four-stars
Bookmarks Issue: 
34-May-June-2008
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0

A-The CommonerIn the late 1950s, Haruko Endo, the only child of a wealthy saki merchant, catches the eye of the crown prince at a tennis tournament. After a brief courtship, she accepts the prince’s proposal of marriage and becomes the first commoner to marry into the 2,000-year-old Japanese monarchy. Reviled for her common birth by courtiers and treated with cruelty and contempt by her mother-in-law, the empress, Haruko tries to adjust to life in the imperial palace despite its endless rituals and stultifying restrictions. Thirty years later, she is empress herself, and when her son, the crown prince, confesses his love for another commoner, Haruko faces a terrible choice.
Nan A. Talese. 368 pages. $24.95. ISBN: 0385515715

Washington Post 4.5 of 5 Stars
"Readers should be delighted. Schwartz has written a mesmerizing novel full of tenderness and compassion, one that convincingly invests the Japanese empress’s voice with all the nuance it demands." Kunio Francis Tanabe

Christian Science Monitor 4 of 5 Stars
"Since Schwartz hues closely to the few facts known about the Empress Michiko, who met her husband on a tennis court and is rumored to have lost her voice for months during the 1960s, readers may have an uncomfortable feeling of eavesdropping where they clearly aren’t wanted. … The trend of mixing history with fiction can make for fascinating, intellectually rich reading, and Schwartz’s delicately rendered novel is nowhere near Kitty Kelley or Andrew Morton territory." Yvonne Zipp

Denver Post 4 of 5 Stars
"An American taking on a fictional memoir about a living Japanese empress is a gutsy move, but Schwartz makes it work. … While the external details of life in the palace remain stunning, it’s Schwartz’s grasp of [Haruko’s] internal struggle that resonates after the last page is turned." Robin Vidimos

Los Angeles Times 4 of 5 Stars
"Schwartz handles the physical details effortlessly, but his silken style lends itself best to the creation of internal life from whole cloth. You can sternly remind yourself every few pages that this is fiction, or you can relax and enjoy the fantasy that you are privy to two of the most private public lives in the world." Janice P. Nimura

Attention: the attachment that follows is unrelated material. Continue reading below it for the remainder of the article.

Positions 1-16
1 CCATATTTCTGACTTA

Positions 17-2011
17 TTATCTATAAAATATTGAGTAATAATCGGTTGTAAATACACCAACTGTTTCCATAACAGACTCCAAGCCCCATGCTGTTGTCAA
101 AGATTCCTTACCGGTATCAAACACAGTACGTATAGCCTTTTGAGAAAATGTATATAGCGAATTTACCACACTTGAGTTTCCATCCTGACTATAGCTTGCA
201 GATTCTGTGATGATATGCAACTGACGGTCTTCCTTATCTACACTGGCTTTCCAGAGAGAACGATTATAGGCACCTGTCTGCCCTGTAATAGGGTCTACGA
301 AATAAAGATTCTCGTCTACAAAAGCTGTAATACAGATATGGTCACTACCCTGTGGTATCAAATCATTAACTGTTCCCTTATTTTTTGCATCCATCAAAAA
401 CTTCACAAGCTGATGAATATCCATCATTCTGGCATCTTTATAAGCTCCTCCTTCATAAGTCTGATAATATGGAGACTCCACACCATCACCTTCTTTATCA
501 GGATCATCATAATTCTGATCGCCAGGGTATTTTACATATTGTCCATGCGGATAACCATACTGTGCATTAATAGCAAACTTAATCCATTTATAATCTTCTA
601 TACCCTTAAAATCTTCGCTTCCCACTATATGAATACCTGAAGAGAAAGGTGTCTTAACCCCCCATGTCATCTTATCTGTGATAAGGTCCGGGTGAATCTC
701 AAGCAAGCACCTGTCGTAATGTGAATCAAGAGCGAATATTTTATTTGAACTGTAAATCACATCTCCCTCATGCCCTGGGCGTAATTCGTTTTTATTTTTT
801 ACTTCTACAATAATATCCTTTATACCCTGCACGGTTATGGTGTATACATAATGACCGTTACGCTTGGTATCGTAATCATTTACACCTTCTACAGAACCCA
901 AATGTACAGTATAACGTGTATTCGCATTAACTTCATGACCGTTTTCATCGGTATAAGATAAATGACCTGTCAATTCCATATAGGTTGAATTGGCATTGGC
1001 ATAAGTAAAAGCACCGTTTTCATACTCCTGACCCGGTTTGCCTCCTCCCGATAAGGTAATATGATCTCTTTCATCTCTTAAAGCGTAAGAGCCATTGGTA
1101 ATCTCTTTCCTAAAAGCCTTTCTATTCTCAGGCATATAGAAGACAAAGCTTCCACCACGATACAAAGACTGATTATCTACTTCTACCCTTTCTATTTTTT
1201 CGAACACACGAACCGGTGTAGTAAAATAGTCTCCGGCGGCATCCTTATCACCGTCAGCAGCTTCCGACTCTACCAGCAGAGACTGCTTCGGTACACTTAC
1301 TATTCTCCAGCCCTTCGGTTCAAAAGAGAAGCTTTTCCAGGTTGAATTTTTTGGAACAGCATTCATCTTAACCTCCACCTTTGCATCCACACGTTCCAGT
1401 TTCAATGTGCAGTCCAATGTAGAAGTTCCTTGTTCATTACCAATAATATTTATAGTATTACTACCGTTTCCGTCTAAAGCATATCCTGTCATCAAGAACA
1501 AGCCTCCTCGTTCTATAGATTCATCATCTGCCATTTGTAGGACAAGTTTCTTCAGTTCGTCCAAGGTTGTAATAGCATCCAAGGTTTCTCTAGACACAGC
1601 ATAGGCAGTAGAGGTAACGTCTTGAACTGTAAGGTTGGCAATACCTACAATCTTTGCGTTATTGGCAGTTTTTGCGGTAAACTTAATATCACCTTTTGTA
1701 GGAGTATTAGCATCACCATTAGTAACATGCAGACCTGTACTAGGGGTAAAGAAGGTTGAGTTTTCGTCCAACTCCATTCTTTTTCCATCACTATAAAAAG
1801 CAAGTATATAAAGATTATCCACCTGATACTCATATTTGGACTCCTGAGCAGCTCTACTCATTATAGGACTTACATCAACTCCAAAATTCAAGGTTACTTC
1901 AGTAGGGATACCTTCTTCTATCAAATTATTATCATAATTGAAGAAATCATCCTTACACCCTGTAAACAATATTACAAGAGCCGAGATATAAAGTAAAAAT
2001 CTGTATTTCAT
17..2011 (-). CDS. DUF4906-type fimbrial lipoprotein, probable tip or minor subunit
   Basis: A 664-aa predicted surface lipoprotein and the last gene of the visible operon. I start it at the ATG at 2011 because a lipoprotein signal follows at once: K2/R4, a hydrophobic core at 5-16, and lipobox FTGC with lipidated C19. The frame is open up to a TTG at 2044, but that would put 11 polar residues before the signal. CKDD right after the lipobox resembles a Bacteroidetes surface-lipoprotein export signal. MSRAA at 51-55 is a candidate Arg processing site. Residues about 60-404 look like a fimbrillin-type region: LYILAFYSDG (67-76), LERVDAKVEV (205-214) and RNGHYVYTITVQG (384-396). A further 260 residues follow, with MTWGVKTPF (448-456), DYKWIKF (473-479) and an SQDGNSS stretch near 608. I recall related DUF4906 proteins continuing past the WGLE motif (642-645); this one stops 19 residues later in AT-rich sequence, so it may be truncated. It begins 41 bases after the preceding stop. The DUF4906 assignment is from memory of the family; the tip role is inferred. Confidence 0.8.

Milwaukee Jrnl Sentinel 4 of 5 Stars
"No question, Schwartz is a masterful novelist, especially adept at first-person narration. At no time do we doubt we are hearing Haruko’s daring, intelligent voice, analytical and sure." Mary-Liz Shaw

Wall Street Journal 4 of 5 Stars
"His book will inevitably be compared with Arthur Golden’s Memoirs of a Geisha (1997), but Mr. Schwartz’s work is more delicate and graceful. Haruko’s voice is—at least to this American reader—strangely persuasive, and her world view consistent with that of someone with her upbringing." Brooke Allen

USA Today 3.5 of 5 Stars
"Like the ornate trappings of the palace, sometimes the imagery is too rich, and the ending stretches credulity. But, even so, Schwartz opens a gilded window into a seldom-seen world and the traditions that have sustained a monarchy through centuries, only to threaten the young lives needed to carry it into the future." Susan Kelly

Critical Summary

John Burnham Schwartz bases his fourth novel on the Empress Michiko and Crown Princess Masako of Japan. Though Japanese imperial life remains shrouded in mystery, Schwartz teases out the details through extensive research. Much to the astonishment and pleasure of the critics, he gives Haruko an authentic and completely convincing voice. While his vivid depictions of postwar Japan are stunning, it is Haruko’s vibrant inner life that propels the narrative and resounds with readers. Though not as intense as Reservation Road (1998), Schwartz’s unflinching portrayal of the aftermath of a child’s death, and though slightly marred by an implausible ending, The Commoner will captivate readers by providing a haunting look into the 2,000 years of secrets surrounding the Chrysanthemum Throne.

Cited by the Critics

Memoirs of a Geisha | Arthur Golden (1997): This lush, vibrant fairy tale about a young girl sold into servitude who rises to become the most famous geisha of pre-WWII Japan opens a window into the hidden, misunderstood world of Tokyo’s pleasure district.